IntrovertIntroverts are getting a lot of positive press lately, likely due to Susan Cain’s bestseller, Quiet: The Power of Introverts. In the book, Cain extols the oft-overlooked virtues of introverts in society. She posits that we have engendered a “cult of personality” that benefits the extroverted among us. However, successful leadership comes in many personality types. Bill Gates and Warren Buffett are two well-known introverted leaders. What typical introverted characteristics would benefit the executive level?

Good listening skills: One characteristic of a good leader is their ability to listen. Introverts are willing to take a step back for others to express their ideas and opinions. They are also receptive to the proactive behaviors of their employees. Enthusiastic extroverts may have trouble letting others share the limelight.

Stay Calm: In business, keeping a cool head is essential when (invariably) expectations are not met, mergers fall through, and the economy experiences recessions. Often, people look to leaders for how to react to news. A good way to prevent jitters or unrest among employees is to project an air of calm. They build trust and comfort in such an environment. Introverts tend to be calm and even-keeled.

Prepared and Deliberate: Introverts are not reactive. They think through decisions and contemplate before they speak. They also tend to be more risk-averse than their extroverted counterparts.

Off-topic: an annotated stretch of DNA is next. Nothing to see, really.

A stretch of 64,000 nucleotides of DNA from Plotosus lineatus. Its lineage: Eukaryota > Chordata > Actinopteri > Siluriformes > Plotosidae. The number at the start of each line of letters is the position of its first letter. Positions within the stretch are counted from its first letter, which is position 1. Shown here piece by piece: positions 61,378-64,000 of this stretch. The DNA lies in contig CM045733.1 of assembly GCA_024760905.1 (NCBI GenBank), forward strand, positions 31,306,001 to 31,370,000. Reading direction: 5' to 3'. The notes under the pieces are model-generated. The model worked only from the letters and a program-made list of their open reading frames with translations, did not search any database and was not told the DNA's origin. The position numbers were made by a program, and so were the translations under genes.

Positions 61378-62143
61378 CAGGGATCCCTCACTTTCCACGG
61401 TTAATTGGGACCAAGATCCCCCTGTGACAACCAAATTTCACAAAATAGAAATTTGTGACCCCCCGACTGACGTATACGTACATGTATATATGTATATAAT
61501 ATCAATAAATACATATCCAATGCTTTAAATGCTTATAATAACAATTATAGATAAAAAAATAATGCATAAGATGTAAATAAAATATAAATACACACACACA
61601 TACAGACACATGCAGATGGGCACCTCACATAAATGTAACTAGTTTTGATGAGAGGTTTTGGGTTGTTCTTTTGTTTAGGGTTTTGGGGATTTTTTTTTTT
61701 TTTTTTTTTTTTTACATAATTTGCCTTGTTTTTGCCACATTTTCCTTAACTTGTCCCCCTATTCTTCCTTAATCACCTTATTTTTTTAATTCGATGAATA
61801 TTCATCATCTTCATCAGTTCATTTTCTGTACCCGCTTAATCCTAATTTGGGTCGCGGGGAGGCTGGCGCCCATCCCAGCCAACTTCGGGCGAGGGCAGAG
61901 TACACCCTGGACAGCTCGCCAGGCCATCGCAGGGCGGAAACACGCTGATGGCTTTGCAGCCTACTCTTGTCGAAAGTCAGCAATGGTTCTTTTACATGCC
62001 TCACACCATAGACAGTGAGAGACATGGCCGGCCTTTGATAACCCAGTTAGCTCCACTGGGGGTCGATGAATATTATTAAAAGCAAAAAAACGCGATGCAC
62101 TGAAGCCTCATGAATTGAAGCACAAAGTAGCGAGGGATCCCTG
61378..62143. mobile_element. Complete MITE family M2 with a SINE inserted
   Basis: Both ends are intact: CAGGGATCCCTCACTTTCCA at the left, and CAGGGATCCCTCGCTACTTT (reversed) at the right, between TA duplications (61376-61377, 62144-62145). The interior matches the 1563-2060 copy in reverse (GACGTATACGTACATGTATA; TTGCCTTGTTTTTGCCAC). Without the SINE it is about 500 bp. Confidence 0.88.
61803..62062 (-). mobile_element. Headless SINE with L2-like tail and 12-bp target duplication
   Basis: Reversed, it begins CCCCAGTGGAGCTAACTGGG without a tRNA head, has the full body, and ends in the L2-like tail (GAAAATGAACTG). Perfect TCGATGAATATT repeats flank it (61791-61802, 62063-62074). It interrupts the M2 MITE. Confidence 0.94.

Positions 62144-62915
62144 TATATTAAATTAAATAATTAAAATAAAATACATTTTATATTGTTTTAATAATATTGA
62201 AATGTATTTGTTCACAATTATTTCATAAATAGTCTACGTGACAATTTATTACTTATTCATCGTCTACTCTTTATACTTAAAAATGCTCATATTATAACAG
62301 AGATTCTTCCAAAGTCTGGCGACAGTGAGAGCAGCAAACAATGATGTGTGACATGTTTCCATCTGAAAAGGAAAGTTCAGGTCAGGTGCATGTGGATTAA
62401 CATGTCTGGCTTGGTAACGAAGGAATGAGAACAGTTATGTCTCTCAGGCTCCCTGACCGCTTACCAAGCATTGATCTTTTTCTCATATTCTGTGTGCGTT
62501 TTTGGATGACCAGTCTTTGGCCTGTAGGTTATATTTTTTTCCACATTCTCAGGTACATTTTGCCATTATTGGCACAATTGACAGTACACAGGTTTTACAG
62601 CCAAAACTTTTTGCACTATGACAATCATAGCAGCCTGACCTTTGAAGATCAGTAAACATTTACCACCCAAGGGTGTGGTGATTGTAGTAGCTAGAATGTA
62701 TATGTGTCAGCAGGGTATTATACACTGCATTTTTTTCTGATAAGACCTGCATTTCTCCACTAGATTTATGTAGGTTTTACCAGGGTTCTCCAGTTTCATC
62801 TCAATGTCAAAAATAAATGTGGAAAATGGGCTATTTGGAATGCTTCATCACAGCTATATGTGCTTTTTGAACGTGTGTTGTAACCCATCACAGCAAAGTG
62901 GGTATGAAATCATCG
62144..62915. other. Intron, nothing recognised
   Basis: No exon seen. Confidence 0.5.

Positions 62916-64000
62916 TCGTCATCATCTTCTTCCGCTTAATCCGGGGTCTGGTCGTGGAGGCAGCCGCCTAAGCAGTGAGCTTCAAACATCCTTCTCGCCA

Seek Solitude: Introverts recharge their batteries by being alone. Extroverts derive energy from being with people. However, it is in solitude that we can do our best thinking and is a source of creativity. Introverted leaders may foster an environment of creativity and innovation in this way.

All of this is not at the expense of extroverts, who are confident and outgoing natural leaders. The two personality types are a perfect foil for each other. For an illustration of this, you need look no further than some successful partnerships. Steve Jobs is the famous face behind Apple, but it was Steve Wozniak who built the first Mac computer in his spare time. It was Jobs who suggested a partnership, and the rest is history. Mark Zuckerberg started Facebook, but his COO, Sheryl Sandberg, is perhaps even more visible than him. Extroverted leaders can do the things required in business that may be challenging for introverts: public speaking, interviews, and press. Introverts may put the brakes on when an extroverted partner charges ahead with an ill-considered idea.

With Cain’s book, and the plethora of articles about introverts, more attention has come to the upside of being an introvert; this is an excellent development when leaders appoint C-suite executives.It may be the natural inclination to hire the outgoing person, the one who commands the room. And that may indeed be the right choice. But it’s important not to overlook the introverted professional, who in their quiet way can bring a great deal to a leadership role.

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